Anesthesia During Endoscopy, Colonoscopy on the Rise
Increase among Medicare, commercially-insured patients; services mainly used in low-risk patients
TUESDAY, March 20 (HealthDay News) -- Use of gastroenterology anesthesia services increased considerably from 2003 to 2009 among both Medicare and commercially-insured patients, according to a study published in the March 21 issue of the Journal of the American Medical Association.
To quantify temporal and regional variations in the use of, and payment for, gastroenterology anesthesia services, Hangsheng Liu, Ph.D., from the RAND Corporation in Boston, and colleagues conducted a retrospective analysis of 2003 to 2009 claims data for a 5 percent representative sample of Medicare fee-for-service patients (1.1 million adults) and a sample of 5.5 million commercially-insured patients.
The researchers found that, in Medicare patients, the number of gastroenterology procedures per million enrollees remained largely unchanged (mean, 136,718 procedures), whereas among commercially-insured patients there was more than a 50 percent increase during the study period (from 33,599 in 2003 to 50,816 in 2009). The proportion of gastroenterology procedures using anesthesia services in both populations increased from approximately 14 percent in 2003 to more than 30 percent in 2009, with more than two-thirds of anesthesia services used in low-risk patients (defined using the American Society of Anesthesiologists physical status class 1 or 2). In both populations, substantial regional variation was seen in the proportion of procedures using anesthesia services, varying from 13 percent in the West to 59 percent in the Northeast. For Medicare patients, payments for gastroenterology anesthesia services doubled, and in commercially-insured patients they quadrupled.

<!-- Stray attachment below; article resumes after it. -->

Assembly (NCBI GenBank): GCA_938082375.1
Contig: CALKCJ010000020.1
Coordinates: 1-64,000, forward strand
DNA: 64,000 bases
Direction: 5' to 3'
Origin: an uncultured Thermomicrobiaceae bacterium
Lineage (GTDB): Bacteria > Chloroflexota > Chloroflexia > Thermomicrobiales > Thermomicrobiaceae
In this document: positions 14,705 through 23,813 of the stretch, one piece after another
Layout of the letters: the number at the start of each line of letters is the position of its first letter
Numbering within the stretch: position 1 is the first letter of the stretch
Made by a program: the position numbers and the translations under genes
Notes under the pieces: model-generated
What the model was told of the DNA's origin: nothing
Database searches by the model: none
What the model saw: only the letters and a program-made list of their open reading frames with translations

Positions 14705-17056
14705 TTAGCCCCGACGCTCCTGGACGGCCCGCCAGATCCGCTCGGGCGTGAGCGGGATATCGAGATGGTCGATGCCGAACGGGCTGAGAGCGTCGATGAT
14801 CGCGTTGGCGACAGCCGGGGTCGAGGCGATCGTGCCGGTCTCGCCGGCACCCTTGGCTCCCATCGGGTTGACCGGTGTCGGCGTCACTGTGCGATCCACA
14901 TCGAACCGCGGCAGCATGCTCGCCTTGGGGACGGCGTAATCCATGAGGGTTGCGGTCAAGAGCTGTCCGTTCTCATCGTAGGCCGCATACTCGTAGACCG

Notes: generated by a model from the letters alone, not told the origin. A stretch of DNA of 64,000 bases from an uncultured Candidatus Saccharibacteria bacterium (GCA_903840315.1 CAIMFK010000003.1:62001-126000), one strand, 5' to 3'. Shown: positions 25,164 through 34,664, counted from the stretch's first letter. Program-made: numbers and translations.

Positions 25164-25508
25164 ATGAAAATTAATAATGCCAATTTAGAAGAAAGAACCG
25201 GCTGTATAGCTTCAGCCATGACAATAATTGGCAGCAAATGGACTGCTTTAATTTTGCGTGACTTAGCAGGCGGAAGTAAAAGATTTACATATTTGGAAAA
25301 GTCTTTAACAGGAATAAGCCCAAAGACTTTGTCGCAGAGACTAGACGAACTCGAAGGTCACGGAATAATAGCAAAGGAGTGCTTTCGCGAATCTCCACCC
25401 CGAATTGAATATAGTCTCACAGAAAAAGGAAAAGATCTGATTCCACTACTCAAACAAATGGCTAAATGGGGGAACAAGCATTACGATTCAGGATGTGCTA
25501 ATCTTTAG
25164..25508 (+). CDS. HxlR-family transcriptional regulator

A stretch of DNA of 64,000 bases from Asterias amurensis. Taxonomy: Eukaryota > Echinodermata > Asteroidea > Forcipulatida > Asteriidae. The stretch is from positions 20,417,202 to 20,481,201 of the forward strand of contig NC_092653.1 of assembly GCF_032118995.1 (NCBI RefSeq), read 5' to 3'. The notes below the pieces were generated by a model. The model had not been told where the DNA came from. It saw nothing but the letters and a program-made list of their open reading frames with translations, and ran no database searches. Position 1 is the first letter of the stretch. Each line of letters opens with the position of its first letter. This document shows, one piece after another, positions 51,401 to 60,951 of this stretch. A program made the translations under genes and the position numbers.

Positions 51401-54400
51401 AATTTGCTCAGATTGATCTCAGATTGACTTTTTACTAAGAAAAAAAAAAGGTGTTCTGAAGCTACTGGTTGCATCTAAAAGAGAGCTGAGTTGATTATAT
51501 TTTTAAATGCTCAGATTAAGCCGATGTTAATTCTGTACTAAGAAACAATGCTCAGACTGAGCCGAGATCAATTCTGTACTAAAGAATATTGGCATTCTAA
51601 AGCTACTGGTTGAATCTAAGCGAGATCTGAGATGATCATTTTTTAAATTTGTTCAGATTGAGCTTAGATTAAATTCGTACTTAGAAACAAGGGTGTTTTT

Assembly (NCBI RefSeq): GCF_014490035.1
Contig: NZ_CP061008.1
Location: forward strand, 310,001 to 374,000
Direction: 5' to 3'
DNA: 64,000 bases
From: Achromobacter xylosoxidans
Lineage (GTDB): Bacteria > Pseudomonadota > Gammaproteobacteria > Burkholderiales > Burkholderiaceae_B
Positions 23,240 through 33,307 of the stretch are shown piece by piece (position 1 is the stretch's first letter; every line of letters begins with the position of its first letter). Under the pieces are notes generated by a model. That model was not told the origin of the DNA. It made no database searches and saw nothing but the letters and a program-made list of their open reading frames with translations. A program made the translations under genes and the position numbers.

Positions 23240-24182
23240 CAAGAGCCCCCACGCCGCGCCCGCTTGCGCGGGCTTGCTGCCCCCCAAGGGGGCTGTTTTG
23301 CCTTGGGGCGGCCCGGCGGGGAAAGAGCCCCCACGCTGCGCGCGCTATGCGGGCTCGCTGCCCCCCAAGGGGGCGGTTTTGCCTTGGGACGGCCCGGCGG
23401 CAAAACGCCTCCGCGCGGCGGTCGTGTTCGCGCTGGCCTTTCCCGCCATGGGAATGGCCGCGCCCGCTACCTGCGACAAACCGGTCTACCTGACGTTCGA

"Between 2003 and 2009, utilization of anesthesia services during gastroenterology procedures increased substantially," the authors write.
The study was funded by Ethicon Endo-Surgery Inc.